We all have set routines in life, especially during the week, that may involve some variation of the following: Wake up, exercise, tea or coffee break(s), work, lunch, chat with friends, walk the dog, dinner, TV, read, sleep. The cycle then repeats all over again with similar events. From a macro perspective, quite a simple and non-remarkable daily existence, so much so that we often function on autopilot as we go through the motions.
If most of our days are so similar in routine, how can they vary so much in how we feel about them? How can the experience differ so greatly one day from another when we are following our quite ordinary and mundane schedule? On Monday you may say Today was a great day! followed by Tuesday Everything felt like a struggle, swimming upstream! Yes, of course, there are external events that can positively or adversely impact our days: You just received a promotion at work; your daughter failed an exam; your favorite TV show is on tonight. But the quality of your moments and your general highs and lows of the day are more a product of your inner mental state, the thoughts flowing in your mind, rather than external factors.
Let’s follow the life of Sarah for two typical, consecutive days and observe her frame of mind. Try to imagine her inner dialogue while viewing the events of the day unfold before her.
Monday: Sarah wakes up feeling overwhelmed with the daunting work week ahead as she has several important meetings capped off with a major project deadline due Friday. The gym is crowded and she feels lethargic with low energy on the treadmill, staring down at the floor with the weight of the world on her shoulders. She’s impatiently fidgets in the long line waiting for her latte at Starbucks, constantly checking her iPhone, as she keeps replaying the argument she had with her sister at the family dinner last night. She shuts her office door at work but cannot focus and daydreams about this weekend when she can finally relax and be herself. At lunch, she snaps at the waiter for putting onions on her burger yet eats it so fast she forgot what it tastes like. She returns home mentally exhausted and kicks off her heels. But Rover is excitedly jumping all over her so she takes him out for a walk, feeling like this is a chore and texting the entire time as they hastily circle the park. She watches some mindless TV as she keeps drifting back to what her sister said before finally collapsing into bed, thankful to put herself out of misery and cursing God for such a dreadful Monday.
Tuesday: Sarah wakes up feeling refreshed and alive, resolute in making this a great day. She skips around in the gym, bursting with energy and saying hello to the very same people she purposely refused to make eye contact with yesterday. Starbucks is crowded, but she chats up a funny conversation with the barista, all the while noticing the robust aroma of the coffee beans. She sips her latte purposefully, it never tasted so good. She walks the halls of her office and engages in a hilarious water cooler conversation, noticing for the first time the beautiful flowers that were delivered over the weekend in the lobby. Her burger at lunch was delicious as she savored every bite wondering if it was seasoned differently than yesterday. Rover jumps up and down and Sarah passionately returns the love with a big hug, leaving her iPhone behind on their walk and relishing the late afternoon breeze and blue sky. She meditates instead of watching TV and peacefully crawls into bed, saying a silent prayer to thank God for such a blessed day.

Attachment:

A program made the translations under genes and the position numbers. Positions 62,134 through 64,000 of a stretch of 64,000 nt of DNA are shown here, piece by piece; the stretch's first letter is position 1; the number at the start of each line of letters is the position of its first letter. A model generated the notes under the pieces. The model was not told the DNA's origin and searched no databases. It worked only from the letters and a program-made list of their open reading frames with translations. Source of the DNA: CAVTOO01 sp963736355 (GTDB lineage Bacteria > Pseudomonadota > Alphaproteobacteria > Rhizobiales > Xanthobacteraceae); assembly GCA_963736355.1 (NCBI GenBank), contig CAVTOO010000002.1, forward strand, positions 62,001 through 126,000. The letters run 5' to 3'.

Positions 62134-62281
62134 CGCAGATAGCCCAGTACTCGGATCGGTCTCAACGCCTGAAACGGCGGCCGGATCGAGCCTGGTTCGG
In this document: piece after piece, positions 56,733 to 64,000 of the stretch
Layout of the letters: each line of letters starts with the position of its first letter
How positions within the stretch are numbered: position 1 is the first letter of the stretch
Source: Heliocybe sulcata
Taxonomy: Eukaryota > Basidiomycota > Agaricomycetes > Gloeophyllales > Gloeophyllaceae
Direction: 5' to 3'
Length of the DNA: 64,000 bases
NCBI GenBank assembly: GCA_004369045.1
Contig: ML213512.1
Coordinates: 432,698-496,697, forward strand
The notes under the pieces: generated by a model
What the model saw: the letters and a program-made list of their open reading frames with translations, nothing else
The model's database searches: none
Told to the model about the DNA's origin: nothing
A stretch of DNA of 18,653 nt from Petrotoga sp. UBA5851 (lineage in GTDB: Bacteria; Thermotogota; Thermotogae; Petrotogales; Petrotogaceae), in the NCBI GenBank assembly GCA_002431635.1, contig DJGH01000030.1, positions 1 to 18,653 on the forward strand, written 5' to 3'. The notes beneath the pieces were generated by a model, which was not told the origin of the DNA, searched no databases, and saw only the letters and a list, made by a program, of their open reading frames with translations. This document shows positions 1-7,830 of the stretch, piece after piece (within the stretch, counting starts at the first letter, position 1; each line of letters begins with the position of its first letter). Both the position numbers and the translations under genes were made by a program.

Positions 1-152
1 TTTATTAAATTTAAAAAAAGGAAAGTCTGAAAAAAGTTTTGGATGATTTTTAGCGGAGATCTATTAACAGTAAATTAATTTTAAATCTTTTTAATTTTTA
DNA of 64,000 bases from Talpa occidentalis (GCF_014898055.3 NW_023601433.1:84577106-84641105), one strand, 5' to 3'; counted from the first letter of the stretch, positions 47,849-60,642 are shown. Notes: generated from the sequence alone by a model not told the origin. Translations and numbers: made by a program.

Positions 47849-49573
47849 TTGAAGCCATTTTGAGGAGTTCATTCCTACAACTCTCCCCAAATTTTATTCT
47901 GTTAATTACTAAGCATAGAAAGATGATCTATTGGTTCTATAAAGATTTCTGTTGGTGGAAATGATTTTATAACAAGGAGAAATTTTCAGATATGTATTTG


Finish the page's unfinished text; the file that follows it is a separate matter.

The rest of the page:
Despite feeling a stark difference between Monday vs Tuesday, Sarah essentially did the exact same things. In fact, she encountered the same people at the gym and in line at Starbucks, worked with the same colleagues and had the same dog (unless Rover is outsmarting her). The weather was sunny both days and her daunting project is still due on Friday, how could Monday feel like such an overwhelming burden and Tuesday be so effortless?
The duality was in Sarah’s mind as the external events only varied slightly. On Monday, she shut down all the potential joy by not allowing herself to experience the beauty in her world. Her mind dominated all her attention whirling between patterns of past memories and future expectations, causing great anxiety and agitation as she was swept up in emotions. On Tuesday, she was more consciously aware as she opened up her senses to fully experience the world around her by being present and allowing each moment by moment to unfold. It was simply a shift in her inner mental state, with present moment awareness, rather than being immersed in compulsive thinking. This is the very essence of Mindfulness.
Listen to your inner voice over the course of a day, as your inner dialogue becomes your reality. How often are you present, fully in the moment? Be mindful of your thoughts and observe your relationship with the present moment, you may be surprised how often you are dwelling in memory or fantasizing in the future. Thoughts do indeed have wings and can sweep you away for minutes, hours, even days, robbing your of the precious moment you are in NOW. We can all choose how we want to experience the events of each day, often unaware that we can greatly influence the quality of each day even while trapped in a routine existence. The scenario with Sarah illustrates a very simple example but there’s nothing trivial about the outcome as we have the ability to change how we experience our lives through the powerful mastery of mindfulness.